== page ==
Long before the Internet, as we know it today, people have been procrastinating, and for many folks, it isn’t a big deal.  But according to research from the American Psychological Association, nearly 20% of US men and women are chronic procrastinators.  When that happens, it can have a detrimental effect on their mental health

If it seems as if procrastination has been around for centuries, it has.  Consider some 535 years ago when the Friars of the Confraternity of the Immaculate Conception asked Leonardo da Vinci to create a painting of the Virgin Mary and Christ Child for the altar of their chapel.  The artist agreed to have it finished in seven months, but instead, it took him 25 years to completed the project.  Although Leonardo da Vinci is considered a Renaissance man, and a genius of art and design, he was, without a doubt, one of the best early procrastinators on record.

Why Do We Procrastinate?

“Usually procrastination happens because the task seems too difficult,” said A. Chris Heath, MD, a psychiatrist who practices in Texas.  “Sometimes the procrastinator thinks he or she won’t do a good job. This is really a self-esteem issue—as if the person is not equipped to carry out the task. Often the person carries some degree of shame or guilt, and they may not even be aware of. With just enough shame, that it makes that already difficult task seem near impossible.”

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Dr. Heath believes that procrastination is actually a defense mechanism. “Your unconscious mind thinks it is helping you. But it is misguided. So the procrastinator’s mind uses a defense mechanism—repression—to kind of forget about the task. ‘Oh, there are so many other things I need to do.’ And the procrastinator usually minimizes the amount of time the task will take. This, of course, is the trick our mind plays with us. It hopes the task will go away.”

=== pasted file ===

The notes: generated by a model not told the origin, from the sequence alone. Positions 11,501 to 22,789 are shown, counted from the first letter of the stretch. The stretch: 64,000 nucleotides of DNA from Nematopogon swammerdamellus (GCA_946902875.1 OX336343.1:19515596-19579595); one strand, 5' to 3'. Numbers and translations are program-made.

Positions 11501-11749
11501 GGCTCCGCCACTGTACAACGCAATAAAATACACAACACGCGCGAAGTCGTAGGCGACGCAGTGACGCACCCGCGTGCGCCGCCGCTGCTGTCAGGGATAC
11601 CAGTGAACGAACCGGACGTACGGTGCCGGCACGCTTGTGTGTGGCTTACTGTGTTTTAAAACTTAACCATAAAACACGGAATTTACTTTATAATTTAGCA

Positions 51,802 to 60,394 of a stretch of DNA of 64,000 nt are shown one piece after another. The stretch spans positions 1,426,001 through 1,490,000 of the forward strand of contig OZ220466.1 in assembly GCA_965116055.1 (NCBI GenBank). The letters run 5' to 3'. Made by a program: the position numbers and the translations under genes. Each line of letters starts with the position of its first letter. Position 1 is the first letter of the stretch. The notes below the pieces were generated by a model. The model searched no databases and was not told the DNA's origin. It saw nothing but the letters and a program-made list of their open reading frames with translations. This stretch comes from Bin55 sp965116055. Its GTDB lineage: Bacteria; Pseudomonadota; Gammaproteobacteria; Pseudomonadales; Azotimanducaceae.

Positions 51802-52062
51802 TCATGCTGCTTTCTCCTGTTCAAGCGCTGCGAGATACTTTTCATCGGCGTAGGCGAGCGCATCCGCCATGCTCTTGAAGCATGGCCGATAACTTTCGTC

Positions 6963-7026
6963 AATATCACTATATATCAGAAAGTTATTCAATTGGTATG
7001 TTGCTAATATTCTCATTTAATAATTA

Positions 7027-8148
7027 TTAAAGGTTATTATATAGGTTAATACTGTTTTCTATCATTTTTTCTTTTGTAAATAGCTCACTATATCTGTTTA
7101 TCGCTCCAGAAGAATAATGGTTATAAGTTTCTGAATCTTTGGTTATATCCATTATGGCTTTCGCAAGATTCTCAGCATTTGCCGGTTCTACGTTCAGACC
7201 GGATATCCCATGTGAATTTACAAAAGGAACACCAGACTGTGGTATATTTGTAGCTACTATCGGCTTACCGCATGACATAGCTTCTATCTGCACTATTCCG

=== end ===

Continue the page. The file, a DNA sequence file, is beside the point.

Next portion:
Research has revealed that some people with certain types of challenges may also suffer from chronic procrastination.  “We have found some links with chronic procrastination and ADHD, people who have passive-aggressive tendencies, seek revenge, have obsessive-compulsive disorder, and other areas,” said Joseph Ferrari, PhD, author of Still Procrastinating: The No Regret Guide to Getting It Done.  “But let’s remember that while everyone puts off an occasional task, it is the person who does that habitually, always with plausible ‘excuses’ that has issues to address,” he said.

Passing the Blame

Some people blame modern technology, and especially the Internet, for the rise in procrastination rates over the past few decades.  How many times have you began searching for information online and then became distracted by other sites?  And before you know it, hours have passed and you are still without the original information you were seeking.

When the procrastinator does “get around to” the task, there is not enough time to do it well. The task is more stressful and is done less well, than if there were plenty of time. So this is false proof to the procrastinator that he or she was ill-equipped to do the task in the first place.